Friday Fun Post: Milk Men

Do you love Mad Men? I mean, do you contemplate this Sunday's season finale with a mixture of excitement and dread that's a bit scary, considering that we're talking about a television show? Then you've got to see this video. It's almost perfect...

Milk Men - A Mad Men Parody

Trouble seeing the video? Point your browser here:

Thursday, November 5, 2009


This is the third in an occasional series of posts about modern art. These days, I'm focusing on early twentieth century imagery related to urban life. My ideas are hardly formed; these are just musings, really. All the same, I'm happy to share them with you.

Marcel Duchamp's L.H.O.O.Q. (1919, Pencil on Reproduction of Mona Lisa) is an example of the artist's "assisted readymades": a work that alters found-materials instead of producing something that may be called "original." Duchamp's choice to purchase a postcard of the Mona Lisa and alter it by placing a mustache over the subject's iconic face -- not to mention his decision to scribble seemingly meaningless letters on the bottom of the card -- is an exemplar of dada, an absurdist response to art in the modern era. Like most dada pieces, L.H.O.O.Q. initially appears to reflect the artist's perspective on the world of art itself, working on a meta-level. "What is art?" This piece seems to ask. "Art is appropriation," Duchamp seems to answer. All artists are thieves, from this perspective. And yet great artists are rewarded for their theft while middling artists are mocked as pretenders. Duchamp playfully tweaks that convention by pushing the practice to excess.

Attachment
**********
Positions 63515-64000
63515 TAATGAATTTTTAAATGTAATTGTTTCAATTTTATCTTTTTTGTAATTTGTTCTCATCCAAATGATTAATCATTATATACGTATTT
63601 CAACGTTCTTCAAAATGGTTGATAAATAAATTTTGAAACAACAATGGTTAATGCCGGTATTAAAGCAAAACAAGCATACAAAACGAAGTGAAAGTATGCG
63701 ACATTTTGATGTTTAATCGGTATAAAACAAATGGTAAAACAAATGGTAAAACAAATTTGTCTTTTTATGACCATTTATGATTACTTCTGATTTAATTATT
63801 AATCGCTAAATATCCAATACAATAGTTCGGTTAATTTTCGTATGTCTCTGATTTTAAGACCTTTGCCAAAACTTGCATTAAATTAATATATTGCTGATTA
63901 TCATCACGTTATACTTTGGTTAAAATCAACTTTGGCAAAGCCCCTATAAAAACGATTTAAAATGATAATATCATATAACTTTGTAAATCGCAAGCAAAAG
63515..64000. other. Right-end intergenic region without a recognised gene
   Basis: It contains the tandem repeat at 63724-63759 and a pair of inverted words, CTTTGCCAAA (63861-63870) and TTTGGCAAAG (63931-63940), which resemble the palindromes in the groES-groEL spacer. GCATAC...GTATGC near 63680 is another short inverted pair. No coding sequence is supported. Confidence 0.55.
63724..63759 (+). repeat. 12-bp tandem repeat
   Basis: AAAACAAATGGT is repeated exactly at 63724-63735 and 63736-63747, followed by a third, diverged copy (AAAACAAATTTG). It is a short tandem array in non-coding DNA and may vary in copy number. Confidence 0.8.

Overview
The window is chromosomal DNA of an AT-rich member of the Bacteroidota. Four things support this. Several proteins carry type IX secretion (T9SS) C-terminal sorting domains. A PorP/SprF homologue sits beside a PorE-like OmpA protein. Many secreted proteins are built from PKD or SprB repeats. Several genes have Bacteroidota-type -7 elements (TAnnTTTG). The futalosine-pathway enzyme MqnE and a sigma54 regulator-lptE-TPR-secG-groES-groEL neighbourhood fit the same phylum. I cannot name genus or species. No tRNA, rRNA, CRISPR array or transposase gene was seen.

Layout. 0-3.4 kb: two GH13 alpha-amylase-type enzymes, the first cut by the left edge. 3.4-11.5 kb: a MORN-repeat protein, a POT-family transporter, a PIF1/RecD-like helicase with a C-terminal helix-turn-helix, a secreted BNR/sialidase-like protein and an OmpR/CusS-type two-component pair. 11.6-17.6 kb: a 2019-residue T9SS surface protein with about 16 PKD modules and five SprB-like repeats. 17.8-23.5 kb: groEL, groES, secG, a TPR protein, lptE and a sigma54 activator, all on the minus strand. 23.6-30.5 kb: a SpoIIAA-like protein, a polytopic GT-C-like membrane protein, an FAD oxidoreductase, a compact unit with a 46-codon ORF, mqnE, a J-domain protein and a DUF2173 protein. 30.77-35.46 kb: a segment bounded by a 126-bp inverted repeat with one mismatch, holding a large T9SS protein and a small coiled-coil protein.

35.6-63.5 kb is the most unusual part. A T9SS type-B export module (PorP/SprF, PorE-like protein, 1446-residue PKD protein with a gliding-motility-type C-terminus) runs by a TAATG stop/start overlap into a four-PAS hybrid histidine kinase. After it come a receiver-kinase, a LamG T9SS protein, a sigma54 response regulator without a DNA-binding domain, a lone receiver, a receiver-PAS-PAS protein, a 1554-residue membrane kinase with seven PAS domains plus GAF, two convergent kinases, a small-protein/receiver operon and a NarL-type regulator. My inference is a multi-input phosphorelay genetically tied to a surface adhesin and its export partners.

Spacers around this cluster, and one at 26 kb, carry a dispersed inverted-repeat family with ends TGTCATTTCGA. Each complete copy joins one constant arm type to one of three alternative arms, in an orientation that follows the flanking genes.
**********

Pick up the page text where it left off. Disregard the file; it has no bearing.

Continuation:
Still, I would add that Duchamp goes further in this work, toward a rebuke of modernity itself. In an era of standardization and mechanization, epitomized by the mass-manufactured killings of World War I, L.H.O.O.Q.'s mustachioed image of adulterated femininity conveys a degree of disgust beneath its playful façade. In this way, the piece demands that we ask: What is the value of "originality" when a generation of young people, millions of potential artists and poets, may be slaughtered anonymously on European battlefields? Perhaps, Duchamp might conclude, we are all vandals of the good and the beautiful in this modern age, a gaping maw of destruction produced by our collective (even if unthinking) choices. This perspective might partially explain the rude implications of work's title, said (by some) to suggest sexual licentiousness or lust. After all, what higher values remain to be found in a time when all values seem to be blown away?